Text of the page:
Although the ICD-10 launch was moved to October 1, 2015, vendors and health plans look to be making some progress on the switchover. The same can't be said for physician providers, however. In a letter
to Sylvia Mathews Burwell, Secretary of the Department of Health and Human Services, Jim Daley of the Workgroup for Electronic Data Interchange (WEDI) said that the results of its survey showed that two-thirds of provider respondents have slowed down efforts to upgrade or placed efforts on hold. Daley wrote that, "While the delay provides more time for the transition to ICD-10, many organizations are not taking full advantage of this additional time."
WEDI has been conducting readiness surveys since 2009 to gauge the status of industry and provider progress. This latest survey was completed in August 2014 and involved 514 respondents consisting of 324 providers, 87 vendors and 103 health plans.
Further findings about providers indicate that:
About one-half have completed their impact assessment—essentially the same number as in the October 2013 survey. About two-fifths responded ‘unknown’ or that they expect to complete this in 2015. Further analysis shows that the larger providers are mostly complete with this step, while the majority of smaller providers are unsure when they will complete their impact assessments.
About one-third of providers have begun external testing, while in the October 2013 survey about three-fifths had expected to begin by the middle of 2014. Over one-half responded either that they do not expect to begin external testing until 2015 or responded ‘unknown.’ Further analysis shows that for the larger providers over one-half had begun external testing, while for smaller providers most did not plan to begin external testing until 2015 or responded ‘unknown.’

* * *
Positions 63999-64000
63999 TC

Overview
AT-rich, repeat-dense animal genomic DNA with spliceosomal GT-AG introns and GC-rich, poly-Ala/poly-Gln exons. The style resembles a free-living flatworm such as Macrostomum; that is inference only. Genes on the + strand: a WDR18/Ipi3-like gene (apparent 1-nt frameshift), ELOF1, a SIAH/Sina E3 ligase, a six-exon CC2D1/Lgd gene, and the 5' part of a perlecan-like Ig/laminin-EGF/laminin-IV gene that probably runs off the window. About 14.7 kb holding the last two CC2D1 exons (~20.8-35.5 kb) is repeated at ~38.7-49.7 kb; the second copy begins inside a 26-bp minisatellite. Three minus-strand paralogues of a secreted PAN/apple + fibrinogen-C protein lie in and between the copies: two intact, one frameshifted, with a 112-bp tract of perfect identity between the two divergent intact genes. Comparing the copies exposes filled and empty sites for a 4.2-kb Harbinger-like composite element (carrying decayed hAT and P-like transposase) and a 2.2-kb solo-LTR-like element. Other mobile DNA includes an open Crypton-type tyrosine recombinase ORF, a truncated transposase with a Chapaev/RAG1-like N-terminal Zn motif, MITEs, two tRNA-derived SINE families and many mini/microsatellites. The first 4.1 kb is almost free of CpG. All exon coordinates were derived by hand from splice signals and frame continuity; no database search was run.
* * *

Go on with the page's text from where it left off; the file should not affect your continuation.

For health plans and vendors, the results were somewhat more promising.
WEDI found that about 40% of vendors had completed product development—an improvement over results from the October 2013 survey. About two-thirds indicate that their products are already available, which is double from the prior survey. For health plans, 75% had completed their impact assessment and more than 50% had begun external testing. That's a marked improvement, compared to the prior survey, in which less than 25% had begun external testing.
Nonetheless, Daley warns HHS that unless all vendors, health plans, and providers continue to move forward in their efforts to get ready for ICD-10, "there will be significant disruption on October 1, 2015."
The letter points out other factors that are slowing industry progress including competing internal priorities and other regulatory mandates, and in the latest survey readiness of other entities was also identified as an important factor.
According to the letter, WEDI will continue to closely monitor industry progress and early testing results to gauge what might occur as the deadline approaches. The group strongly encourages "HHS to assist in promoting future ICD-10 readiness surveys, as that should lead to increased response rates and a more comprehensive view of industry readiness."